Iceland’s Skyrr takes on the Thor containerised data centre and will sell its services worldwide
Icelandic service provider Skyrr has bought the container-based Thor data centre and aims to get more European organisations to use its renewable-powered services.
The Thor data centre, launched in 2010, uses container-based units and more conventional modular systems from AST Modular to deliver IT services that are environmentally friendly because of Iceland’s climate and renewable energy sources. Skyrr, a long-established Icelandic service provider will sell Thor’s services in Scandinavian countries and further afield.
More customers on the way
Thor’s customers include Opera, which hosts its online web browser proxy service there, and the Nordic supercomputer, a high-performance computing service created jointly by Norway, Sweden and Denmark.
Iceland has very cheap renewable energy from geothermal and hydroelectric sources, is only 30 milliseconds from Europe by fibre and has a climate where servers can be cooled using the outside air temperature, claims Benedikt Gröndal, chief executive of Thor Datacenter ehf. “We use new cooling technology from AST Modular,” he said, adding that the free-cooling modules which sit on top of the data centre containers give very efficient cooling, taking the site’s PUE (power usage effectiveness) to a low figure of 1.15.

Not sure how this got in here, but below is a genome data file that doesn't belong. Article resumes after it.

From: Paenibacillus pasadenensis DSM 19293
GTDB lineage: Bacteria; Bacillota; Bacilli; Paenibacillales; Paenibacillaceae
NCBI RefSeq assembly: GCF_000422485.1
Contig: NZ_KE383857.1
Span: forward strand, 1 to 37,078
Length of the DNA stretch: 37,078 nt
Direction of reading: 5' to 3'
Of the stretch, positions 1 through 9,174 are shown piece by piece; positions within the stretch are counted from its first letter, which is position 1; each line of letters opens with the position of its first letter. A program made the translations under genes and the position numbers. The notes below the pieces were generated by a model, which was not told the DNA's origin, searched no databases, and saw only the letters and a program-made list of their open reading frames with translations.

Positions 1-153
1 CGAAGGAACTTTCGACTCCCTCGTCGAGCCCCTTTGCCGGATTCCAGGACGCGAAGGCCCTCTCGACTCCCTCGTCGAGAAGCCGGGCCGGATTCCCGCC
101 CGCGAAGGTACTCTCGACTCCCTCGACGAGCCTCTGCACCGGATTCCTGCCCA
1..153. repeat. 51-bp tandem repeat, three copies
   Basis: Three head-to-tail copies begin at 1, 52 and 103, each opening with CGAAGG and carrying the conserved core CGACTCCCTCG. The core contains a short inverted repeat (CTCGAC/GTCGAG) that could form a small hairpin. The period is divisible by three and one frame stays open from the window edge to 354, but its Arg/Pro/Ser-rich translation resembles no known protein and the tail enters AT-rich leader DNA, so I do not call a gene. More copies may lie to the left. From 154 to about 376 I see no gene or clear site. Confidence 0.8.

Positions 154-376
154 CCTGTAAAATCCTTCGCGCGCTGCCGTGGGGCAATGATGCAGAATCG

Thor will do better when owned by a service provider, said Gröndal: “You need to have core knowldge, if you want to grow your business,” he said. “Thor is a good complement to the services Skyrr is offering.”
Skyrr has a very long history, originating from the Icelandic government’s municipal data centre which was set up in 1952, and began with early IBM mainframes. Skyrr still has a lot of government work in Iceland, and subsidiaries in Scandinavian countries.
Thor has also developed since its early days and now features a more traditional “modular” data centre, also from AST, alongside its containerised offering. Modular data centres will support higher power density services, said Gröndal. “Power prices are a fraction of what they are in London, so high density IT concentratinos work well in this environment.”
While Thor is getting its business in gear, another Icelandic data centre is getting under way, with Verne Global going directly for a modular system from data centre and services company Colt. Verne’s customers include Datapipe – and with Colt also acting as a salesman for space at the site, Verne’s model and Thor’s now look more similar than they did at first.
Meanwhile, the data connectivity side of Iceland’s data centre equation is increasing as two 100Gbps trans-Atlantic fibre links are due to be completed this year, with connections onwards to Scotland and Ireland.